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Short Communication

Application of Continuous Proximal Sciatic Nerve Blockade in the Treatment of Flexion Contractures After Primary Total Knee Arthroplasty

Cao, Guang-Lei1; Zhou, Jun-Lin2,; Shen, Hui-Liang1; Zhou, Meng1

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doi: 10.4103/0366-6999.155130
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The main objective of total knee arthroplasty (TKA) is to relieve pain and restore normal knee function while providing stability through the gait cycle. However, postoperative flexion contracture can lead to suboptimal overall results.

The purpose of this study was to evaluate the efficacy of employing continuous proximal sciatic nerve blockade (CPSNB) in conjunction with aggressive physical therapy to treat patients with persistent flexion contractures that were recalcitrant to rehabilitation efforts following primary TKA.



Between December 2007 and January 2013, we treated patients with postprimary TKA flexion contractures with CPSNB in conjunction with an aggressive physical therapy regimen. The inclusion criteria consisted of flexion contractures greater than 15° after primary TKA and at least 3 months of conventional physical therapy with no improvement. The exclusion criteria consisted of patients who had clinical or radiographic abnormalities or who refused the treatment. Fifteen patients (15 knees) (12 females and 3 males between 56 and 75 years old with a median age of 67.3 years) enrolled in this study.

The study received full Institutional Review Board approval. All patients gave their written consent for participation before initiation of treatment.

Continuous proximal sciatic nerve block and manipulation

Patients who enrolled in this study were placed in the lateral decubitus position with the surgical side up. The ultrasound-guided infragluteal sciatic nerve block was performed. A catheter was positioned to a depth 4–6 cm beyond the depth of the needle tip. Once the anesthesia was adequate, knee-stretching was gently performed by the orthopedic surgeon. This mobilization was repeated several times and was progressive with the aim of attaining full extension or <5° flexion contracture. After the manipulation, all patients received an infusion of ropivacaine 0.18% through the CPSNB catheter with a baseline rate of 3 mL/h and patient-controlled boluses of 5 mL available every 30 min.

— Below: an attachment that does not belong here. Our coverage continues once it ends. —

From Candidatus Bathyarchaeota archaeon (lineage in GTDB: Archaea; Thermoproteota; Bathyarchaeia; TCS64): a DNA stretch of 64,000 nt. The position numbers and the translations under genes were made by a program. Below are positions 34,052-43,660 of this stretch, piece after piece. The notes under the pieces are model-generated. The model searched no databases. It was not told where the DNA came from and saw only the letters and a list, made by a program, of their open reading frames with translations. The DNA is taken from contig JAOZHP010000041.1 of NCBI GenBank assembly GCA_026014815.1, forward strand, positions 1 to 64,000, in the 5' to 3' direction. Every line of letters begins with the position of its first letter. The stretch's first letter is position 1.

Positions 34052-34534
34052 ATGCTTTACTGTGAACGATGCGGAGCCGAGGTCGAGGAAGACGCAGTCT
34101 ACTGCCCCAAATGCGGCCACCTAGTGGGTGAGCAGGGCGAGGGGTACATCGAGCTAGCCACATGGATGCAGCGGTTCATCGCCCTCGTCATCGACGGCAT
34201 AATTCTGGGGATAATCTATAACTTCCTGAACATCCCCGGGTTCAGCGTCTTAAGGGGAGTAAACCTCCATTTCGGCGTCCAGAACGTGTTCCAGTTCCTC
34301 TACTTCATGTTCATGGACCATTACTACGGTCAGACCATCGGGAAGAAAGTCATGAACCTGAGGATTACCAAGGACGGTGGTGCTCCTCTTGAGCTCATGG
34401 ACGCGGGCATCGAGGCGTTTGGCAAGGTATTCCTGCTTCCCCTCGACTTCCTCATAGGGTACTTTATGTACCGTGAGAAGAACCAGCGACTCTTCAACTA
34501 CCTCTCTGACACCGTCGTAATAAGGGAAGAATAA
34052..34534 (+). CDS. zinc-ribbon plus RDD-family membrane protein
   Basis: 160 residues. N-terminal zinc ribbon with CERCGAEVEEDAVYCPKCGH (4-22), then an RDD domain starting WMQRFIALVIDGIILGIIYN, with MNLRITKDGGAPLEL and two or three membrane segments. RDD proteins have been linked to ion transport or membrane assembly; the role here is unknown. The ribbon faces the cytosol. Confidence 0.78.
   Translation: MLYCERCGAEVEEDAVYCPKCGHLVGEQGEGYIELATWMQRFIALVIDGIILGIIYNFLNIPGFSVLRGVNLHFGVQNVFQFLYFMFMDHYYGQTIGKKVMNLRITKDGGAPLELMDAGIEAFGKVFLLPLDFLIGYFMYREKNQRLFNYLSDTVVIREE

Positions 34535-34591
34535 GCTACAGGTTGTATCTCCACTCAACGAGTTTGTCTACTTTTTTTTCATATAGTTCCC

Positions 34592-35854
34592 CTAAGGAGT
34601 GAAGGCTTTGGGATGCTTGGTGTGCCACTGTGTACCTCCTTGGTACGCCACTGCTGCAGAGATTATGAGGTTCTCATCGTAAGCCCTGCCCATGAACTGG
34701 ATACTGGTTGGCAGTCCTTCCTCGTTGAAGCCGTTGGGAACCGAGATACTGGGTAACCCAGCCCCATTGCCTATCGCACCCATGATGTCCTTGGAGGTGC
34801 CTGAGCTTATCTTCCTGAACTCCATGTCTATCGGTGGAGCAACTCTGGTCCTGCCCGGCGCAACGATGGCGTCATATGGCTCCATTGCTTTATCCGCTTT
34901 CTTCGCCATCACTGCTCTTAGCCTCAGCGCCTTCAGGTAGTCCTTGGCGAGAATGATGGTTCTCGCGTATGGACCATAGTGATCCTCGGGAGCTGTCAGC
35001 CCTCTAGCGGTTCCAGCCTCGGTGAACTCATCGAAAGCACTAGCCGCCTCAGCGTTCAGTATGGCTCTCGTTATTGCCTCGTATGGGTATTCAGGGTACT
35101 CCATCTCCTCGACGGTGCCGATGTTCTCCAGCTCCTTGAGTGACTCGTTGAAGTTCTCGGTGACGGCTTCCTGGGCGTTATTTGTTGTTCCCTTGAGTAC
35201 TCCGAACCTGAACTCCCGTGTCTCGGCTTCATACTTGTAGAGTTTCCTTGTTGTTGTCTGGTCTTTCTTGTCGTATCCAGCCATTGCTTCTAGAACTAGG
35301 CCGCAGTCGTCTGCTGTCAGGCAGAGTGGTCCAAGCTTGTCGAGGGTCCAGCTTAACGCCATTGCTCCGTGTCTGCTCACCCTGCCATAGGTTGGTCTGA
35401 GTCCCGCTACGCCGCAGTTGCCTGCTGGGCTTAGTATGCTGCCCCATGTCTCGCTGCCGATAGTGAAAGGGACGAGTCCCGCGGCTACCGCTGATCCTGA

Physical therapy protocol

After patients had returned to the ward, they underwent intensive exercises based on a knee-stretching protocol. An 8-kg sandbag was placed on the anterior surface of the knee to assist in achieving maximum extension [Figure 1]. Each stretching session was performed for 15–20 min 6–8 times/d according to the patients’ tolerance. The sciatic block was stopped on day 5. All patients were discharged on day 7. The passive range of motion (ROM) and visual analog scale (VAS) pain scores during stretching were documented. Following discharge, all patients followed the same knee-stretching regimen at home. Posttreatment follow-up visits were at 1-month, 3 months, 1-year and every year after treatment. At each of these evaluations, the passive ROM, knee flexion contractures, the VAS pain score, Hospital for Special Surgery knee-rating (HSS) score were also documented. The duration between the treatment and the cessation of stretching was also documented.

Figure 1
Figure 1:
Patient was sitting supine on the bed with a sandbag being placed on the anterior surface of the knee.

Statistical analysis

Repeated measurement ANOVA was used to determine whether there were differences between the pretreatment and posttreatment data of knee flexion contractures, ROM, HSS scores, and VAS scores. The significant level of the repeated measurement was 0.05. Greenhouse–Geisser corrections were used for repeated measures comparisons when the data were found to be nonspherical on Mauchly's test. All the statistical analysis was conducted with the SPSS version 19.0 software (SPSS Inc., Chicago, USA).


The mean time between the initial surgery and the treatment was 4.6 months (range, 3–12 months). The mean pretreatment passive ROM and knee flexion contractures were 81.1° (range, 60–105°) and 19.9° (range, 15–35°), respectively. The pretreatment VAS scores during stretching, and the HSS scores were 7.3 points (range, 6–10 points), 57.8 points (range, 38–67 points), respectively. Fourteen out of 15 patients completed the treatment and follow-up protocol. The mean treatment time was 2.7 months (range, 2–4 months).

At the time of discharge, the flexion contractures in these patients improved significantly compared with the pretreatment values (P < 0.001). Despite having residual contractures, all of the patients tolerated the pain during knee-stretching.